A Torque Devil Is in the Details

In center winders, like the classic Rolling Stones song, you can't always get what you want.

Imagine you need to buy a new center-driven winder or unwinder. To determine the size of the brake, clutch, or motor you will need, you need to know the torque and horsepower requirements.

You probably don't know the torque in ft-lb or N-m required for your winding or unwinding process, but it's not hard to figure out. Here's an example of what you might come up with in calculating high and low torque requirements.

Let me know if you see anything wrong with this specification:

  • Wanted | Center winder and unwinder
  • Tension range | 0.5-3.0 lb/in. (6:1 range)
  • Width range | 30-60 in. (2:1 range)
  • Cores | 3- and 6-in. inner diameter (0.5-in. wall thickness)
  • Roll Size | 40-in. maximum diameter (10:1 range)

Let's calculate the low- and high-end torque requirements. The low-end torque requirement is the lowest tension × the narrowest width × the smallest radius (0.5 lb/in. tension)(30-in. width)(2-in. radius) = 30 in.-lb of torque.

The high-end torque need is the highest tension × the widest width × the largest radius, (3 lb/in. tension)(60-in. width)(20-in. diameter) = 3,600 in.-lb of torque.

We're done. We need a low-end torque of 30 in.-lb and a high-end torque of 3,600 in.-lb. Great. Okay? Hmmm. Gulp.

What's wrong? There is nothing wrong with either of these torque requirements, except that you were hoping to get them on the same winder.

The torque range — the ratio of the high-end torque to the low-end torque — is 120:1 (3,600 in.-lb/30 in.-lb). This range is outside the capability of any one normal brake, clutch, or motor.

Most brakes are pneumatically regulated with a maximum 80 psi and controllable minimum of 2 psi for a range of 40:1. Some disc brakes allow you to use multiple discs to double and triple their torque range, but that involves turning discs on and off.

Motors are sized by horsepower or kilowatts, which is a function of torque and speed. For a given mechanical drive train, a motor will have a 30:1 torque capability, but if you modify the leverage of the drive train, such as with a two-speed gearbox, you could sacrifice speed to get more torque.

Clutches are sized by torque, but as they run at faster speeds, they are limited by heat dissipation and sized by slip-watts, a strange unit that is a function of torque and speed, effectively similar to horsepower.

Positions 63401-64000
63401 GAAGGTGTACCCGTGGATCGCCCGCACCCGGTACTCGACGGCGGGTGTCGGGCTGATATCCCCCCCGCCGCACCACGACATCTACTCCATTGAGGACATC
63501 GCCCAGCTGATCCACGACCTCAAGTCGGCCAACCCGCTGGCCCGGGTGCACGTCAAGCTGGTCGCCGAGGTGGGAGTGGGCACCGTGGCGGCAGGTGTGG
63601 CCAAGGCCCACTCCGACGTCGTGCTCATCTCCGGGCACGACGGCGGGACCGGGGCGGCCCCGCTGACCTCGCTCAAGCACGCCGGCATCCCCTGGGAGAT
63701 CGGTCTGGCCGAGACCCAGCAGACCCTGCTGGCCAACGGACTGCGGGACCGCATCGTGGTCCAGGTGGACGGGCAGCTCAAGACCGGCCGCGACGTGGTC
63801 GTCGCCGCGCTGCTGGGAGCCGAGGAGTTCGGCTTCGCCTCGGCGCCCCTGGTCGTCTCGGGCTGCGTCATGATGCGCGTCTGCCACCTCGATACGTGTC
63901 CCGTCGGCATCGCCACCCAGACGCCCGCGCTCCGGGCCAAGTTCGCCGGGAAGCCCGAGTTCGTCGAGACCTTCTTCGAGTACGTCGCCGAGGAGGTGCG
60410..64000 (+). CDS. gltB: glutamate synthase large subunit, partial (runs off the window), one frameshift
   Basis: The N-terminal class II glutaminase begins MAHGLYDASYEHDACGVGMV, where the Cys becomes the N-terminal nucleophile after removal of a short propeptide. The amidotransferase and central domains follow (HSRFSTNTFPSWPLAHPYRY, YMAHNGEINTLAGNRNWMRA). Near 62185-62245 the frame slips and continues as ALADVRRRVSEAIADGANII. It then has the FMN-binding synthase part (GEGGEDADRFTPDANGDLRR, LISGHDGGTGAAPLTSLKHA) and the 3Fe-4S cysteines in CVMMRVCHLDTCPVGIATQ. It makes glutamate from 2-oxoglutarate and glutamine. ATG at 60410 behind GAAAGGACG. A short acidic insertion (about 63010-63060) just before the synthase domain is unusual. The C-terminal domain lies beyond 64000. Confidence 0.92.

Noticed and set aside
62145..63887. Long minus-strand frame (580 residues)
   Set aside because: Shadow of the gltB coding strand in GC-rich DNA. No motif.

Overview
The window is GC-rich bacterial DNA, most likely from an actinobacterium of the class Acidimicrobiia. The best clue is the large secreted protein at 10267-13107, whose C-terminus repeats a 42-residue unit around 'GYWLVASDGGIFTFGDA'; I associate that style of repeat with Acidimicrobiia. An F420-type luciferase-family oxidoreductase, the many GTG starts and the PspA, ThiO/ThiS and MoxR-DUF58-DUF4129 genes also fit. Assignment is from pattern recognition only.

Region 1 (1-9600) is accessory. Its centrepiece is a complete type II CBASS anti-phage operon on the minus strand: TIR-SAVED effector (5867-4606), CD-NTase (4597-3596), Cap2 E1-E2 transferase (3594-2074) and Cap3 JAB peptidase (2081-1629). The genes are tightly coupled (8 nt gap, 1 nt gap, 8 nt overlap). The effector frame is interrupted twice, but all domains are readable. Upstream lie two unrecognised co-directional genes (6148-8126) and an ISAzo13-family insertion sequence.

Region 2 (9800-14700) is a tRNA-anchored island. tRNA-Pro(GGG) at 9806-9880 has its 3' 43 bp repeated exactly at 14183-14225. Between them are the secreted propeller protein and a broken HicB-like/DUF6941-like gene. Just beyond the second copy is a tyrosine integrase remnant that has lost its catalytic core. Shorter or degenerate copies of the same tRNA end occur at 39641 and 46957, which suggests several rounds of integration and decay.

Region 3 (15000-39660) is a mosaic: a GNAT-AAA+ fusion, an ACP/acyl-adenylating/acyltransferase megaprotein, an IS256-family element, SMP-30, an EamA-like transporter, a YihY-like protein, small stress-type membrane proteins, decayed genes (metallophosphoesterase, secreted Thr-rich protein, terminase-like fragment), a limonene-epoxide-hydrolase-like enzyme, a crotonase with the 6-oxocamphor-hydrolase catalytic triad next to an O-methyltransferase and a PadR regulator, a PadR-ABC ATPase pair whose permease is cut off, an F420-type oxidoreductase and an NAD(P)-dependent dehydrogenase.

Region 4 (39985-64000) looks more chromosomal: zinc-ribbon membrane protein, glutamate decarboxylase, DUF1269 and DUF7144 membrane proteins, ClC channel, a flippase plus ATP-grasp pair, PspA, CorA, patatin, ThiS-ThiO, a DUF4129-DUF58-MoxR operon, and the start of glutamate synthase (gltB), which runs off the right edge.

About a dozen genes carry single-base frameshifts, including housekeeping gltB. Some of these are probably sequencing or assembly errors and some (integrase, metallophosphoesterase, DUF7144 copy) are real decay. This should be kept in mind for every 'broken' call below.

If you send the above 120:1 torque requirement to an equipment supplier for a quote, there are three possible responses, two of which are bad.

First, they may calculate the high-end torque, combine that with high-end speed, add a safety factor, and provide you with a big motor (and find later they can't get within 4x of your low-end needs).

The second option, which almost never happens, is they calculate the low-end torque and design a system to meet that need, but fall shy of the high end by 3x or 4x.

The third option — and the one I'm hoping for — is the supplier calls and tells you there is a problem with your specification.

What can you do if you have an excessive torque need? You'll have to make some concessions by reducing any of the tension, width, or diameter ranges.

Eliminate the 3-in. cores and narrowest width for the low-tension products. Reduce the maximum roll size for the high-tension products.

The other big torque range trimmer is taper tension — the process of decreasing tension as roll size grows. You can cut the high-end torque need in half by using 50% taper whenever you run the high-tension, wide, large-diameter products.

You may not be able to get what you want, but with the proper specification of torque range, you may get what you need: a winder that works.

Coming next month: How cores can reduce defects.

Web handling expert Tim Walker, president of TJWalker+Assoc., has 25 years of experience in web processes, education, development, and production problem solving. Contact him at 651-686-5400; tjwalker@tjwa.com; www.webhandling.com.


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